Construction Apprenticeships

Finding an apprenticeship in any industry can seem like a daunting task. But with this said the effort put into finding a placement certainly pays off in the end. If you’re looking to become an apprentice in the construction industry, you need to check out the Construction Apprentice Scheme, otherwise known as the CAS because there are a lot advantages offered by doing so. Below is a quick guide to construction industry apprenticeships in the UK and how many benefits are to be had from getting involved.

Construction Industry Memorial, Liverpool

Construction Industry Memorial, Liverpool

What is the Construction Apprenticeship Scheme?

CAS has been set up as a registration scheme which offers you and other individuals a “formal” apprenticeship in the construction industry as well as in other related occupations. The scheme was set up to focus on school leavers who want to enter into the construction industry. However, people of all ages can register and it covers the whole of England and Wales.

Over the years, the Construction Apprenticeship Scheme has gained much respect with industry players because it provides protection as well as commitment to apprenticeship programmes. This offers many young people the opportunity of getting started in a career of their choice. The scheme also offers advantages in getting some financial support through specific Grant Schemes set in place for that purpose.

The Importance of Health & Safety in the construction industry

The Importance of Health & Safety in the construction industry

Who Runs the Scheme?

The scheme is actually owned by the construction industry itself. However, it is run and administered by the Construction Industry Training Board, also known as the CITB. It boasts the support of the unions as well as other key industry federations. This goes a long way in showing commitment to training and then to keeping newcomers working in the construction industry.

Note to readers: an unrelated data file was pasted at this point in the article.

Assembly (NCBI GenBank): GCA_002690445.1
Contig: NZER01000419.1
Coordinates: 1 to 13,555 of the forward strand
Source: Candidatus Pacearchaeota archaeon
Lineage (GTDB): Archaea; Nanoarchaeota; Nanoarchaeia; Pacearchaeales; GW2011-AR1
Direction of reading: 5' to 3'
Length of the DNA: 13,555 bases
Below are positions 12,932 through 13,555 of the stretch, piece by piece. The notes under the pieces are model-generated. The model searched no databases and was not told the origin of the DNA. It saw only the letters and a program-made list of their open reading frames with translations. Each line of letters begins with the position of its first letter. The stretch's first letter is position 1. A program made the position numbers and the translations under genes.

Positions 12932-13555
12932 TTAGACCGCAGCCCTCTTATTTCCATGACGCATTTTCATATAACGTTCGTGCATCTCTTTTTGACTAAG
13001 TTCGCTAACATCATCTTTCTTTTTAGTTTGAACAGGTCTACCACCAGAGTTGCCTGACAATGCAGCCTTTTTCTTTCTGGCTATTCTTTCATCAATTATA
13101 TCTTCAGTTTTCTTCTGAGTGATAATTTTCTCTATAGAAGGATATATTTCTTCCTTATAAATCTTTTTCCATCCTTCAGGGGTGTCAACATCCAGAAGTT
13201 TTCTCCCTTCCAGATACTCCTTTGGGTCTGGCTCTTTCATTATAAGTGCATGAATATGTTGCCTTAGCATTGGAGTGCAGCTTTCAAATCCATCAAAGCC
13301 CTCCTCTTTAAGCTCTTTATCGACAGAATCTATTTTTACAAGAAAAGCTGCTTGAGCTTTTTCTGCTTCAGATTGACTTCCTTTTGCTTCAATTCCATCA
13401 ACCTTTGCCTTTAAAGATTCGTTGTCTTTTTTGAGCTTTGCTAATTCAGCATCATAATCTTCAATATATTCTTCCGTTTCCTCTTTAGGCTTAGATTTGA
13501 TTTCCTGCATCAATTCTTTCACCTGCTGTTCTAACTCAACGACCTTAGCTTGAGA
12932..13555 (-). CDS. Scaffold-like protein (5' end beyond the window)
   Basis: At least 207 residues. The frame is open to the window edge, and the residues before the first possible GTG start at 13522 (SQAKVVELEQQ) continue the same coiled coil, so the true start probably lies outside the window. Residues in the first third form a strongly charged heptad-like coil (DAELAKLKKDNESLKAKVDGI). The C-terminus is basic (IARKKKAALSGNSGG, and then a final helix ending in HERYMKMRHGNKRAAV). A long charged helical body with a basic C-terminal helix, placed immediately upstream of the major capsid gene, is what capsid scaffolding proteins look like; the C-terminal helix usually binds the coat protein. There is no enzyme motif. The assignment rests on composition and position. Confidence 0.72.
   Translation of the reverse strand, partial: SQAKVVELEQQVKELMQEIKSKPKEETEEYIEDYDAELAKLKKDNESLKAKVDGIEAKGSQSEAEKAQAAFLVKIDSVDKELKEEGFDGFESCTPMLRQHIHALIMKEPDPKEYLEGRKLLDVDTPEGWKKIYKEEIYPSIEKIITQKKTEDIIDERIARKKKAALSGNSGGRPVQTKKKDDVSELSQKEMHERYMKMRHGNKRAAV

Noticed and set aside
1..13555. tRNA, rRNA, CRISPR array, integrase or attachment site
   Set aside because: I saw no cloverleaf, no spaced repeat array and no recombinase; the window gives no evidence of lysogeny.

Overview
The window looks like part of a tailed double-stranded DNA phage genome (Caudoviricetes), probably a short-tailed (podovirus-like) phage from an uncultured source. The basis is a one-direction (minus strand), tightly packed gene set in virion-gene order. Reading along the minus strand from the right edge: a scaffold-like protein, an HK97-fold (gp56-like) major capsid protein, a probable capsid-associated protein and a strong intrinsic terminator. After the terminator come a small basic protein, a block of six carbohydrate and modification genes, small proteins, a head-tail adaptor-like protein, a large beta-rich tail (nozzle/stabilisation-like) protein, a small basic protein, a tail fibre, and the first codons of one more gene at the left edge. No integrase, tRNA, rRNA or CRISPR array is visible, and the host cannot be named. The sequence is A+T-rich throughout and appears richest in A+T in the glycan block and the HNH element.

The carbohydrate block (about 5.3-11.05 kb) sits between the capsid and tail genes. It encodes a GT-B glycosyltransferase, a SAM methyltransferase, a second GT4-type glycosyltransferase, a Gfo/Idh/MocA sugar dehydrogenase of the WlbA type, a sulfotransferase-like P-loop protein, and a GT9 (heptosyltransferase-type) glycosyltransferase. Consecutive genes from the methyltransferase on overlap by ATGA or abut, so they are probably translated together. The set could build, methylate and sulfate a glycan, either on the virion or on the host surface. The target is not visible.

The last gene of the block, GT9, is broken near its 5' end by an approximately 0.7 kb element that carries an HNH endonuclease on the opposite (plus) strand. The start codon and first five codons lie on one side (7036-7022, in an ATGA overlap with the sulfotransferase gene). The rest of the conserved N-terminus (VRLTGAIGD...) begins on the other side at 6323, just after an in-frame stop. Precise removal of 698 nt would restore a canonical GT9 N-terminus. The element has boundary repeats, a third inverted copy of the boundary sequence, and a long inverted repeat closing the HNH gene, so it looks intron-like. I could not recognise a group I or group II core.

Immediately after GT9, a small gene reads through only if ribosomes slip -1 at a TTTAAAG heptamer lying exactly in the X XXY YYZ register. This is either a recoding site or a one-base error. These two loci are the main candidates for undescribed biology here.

Why Sign Up to CAS?

There are some real advantages for both employers and apprentices to the scheme partly because the formal contract uses a Deed. This document – the Deed – covers the basics like employment, any structured training that leads to NVQ (National Vocational Qualification) together with the framework involved in any of the chosen relevant occupations within the construction industry. The time awarded this type of training is normally a minimum of two years for newcomers entering into the industry.

Because everyone both employers and apprentices, sign up to a formal agreement for the period of training involved, it’s a win-win situation for all concerned. The bonus being both parties know exactly where they stand at any given moment for the duration of the apprenticeship.

What about Responsibilities?

When it comes to responsibilities, on the employers’ side, they have to adhere and uphold all rules set out by the CAS scheme. On top of this, employers have to provide the correct supervision as well as training for all apprentices working with them. This has to be carried out in a safe manner in whatever area of the industry the apprentice is working. Employers also undertake to let apprentices attend any off-the-job training courses should they want or need to.

On the part of apprentices, their responsibilities include upholding and adhering to the rules set out in the scheme and to always endeavour to get the necessary skills under their belts in their chosen areas of the industry. Apprentices also undertake to adhere to all safety advice they are given and to follow all safety procedures at all times during their apprenticeships. They would also undertake to attend any formal off-the-job courses to reinforce training as well as experience in their field of chosen work.

Conclusion

The construction industry needs more people to work within the many areas it covers.  As such there are new construction apprenticeship schemes out there which makes finding a placement within a company that much easier. Because the schemes have rules set in place that protect both employers and apprentices, there is a lot to be said for registering with them. The advantages are many and at the end of the day, serious apprentices can take the two years to get their NVQ whilst working within the industry under the right conditions.

 

Image credits: SomeDriftwood and ell brown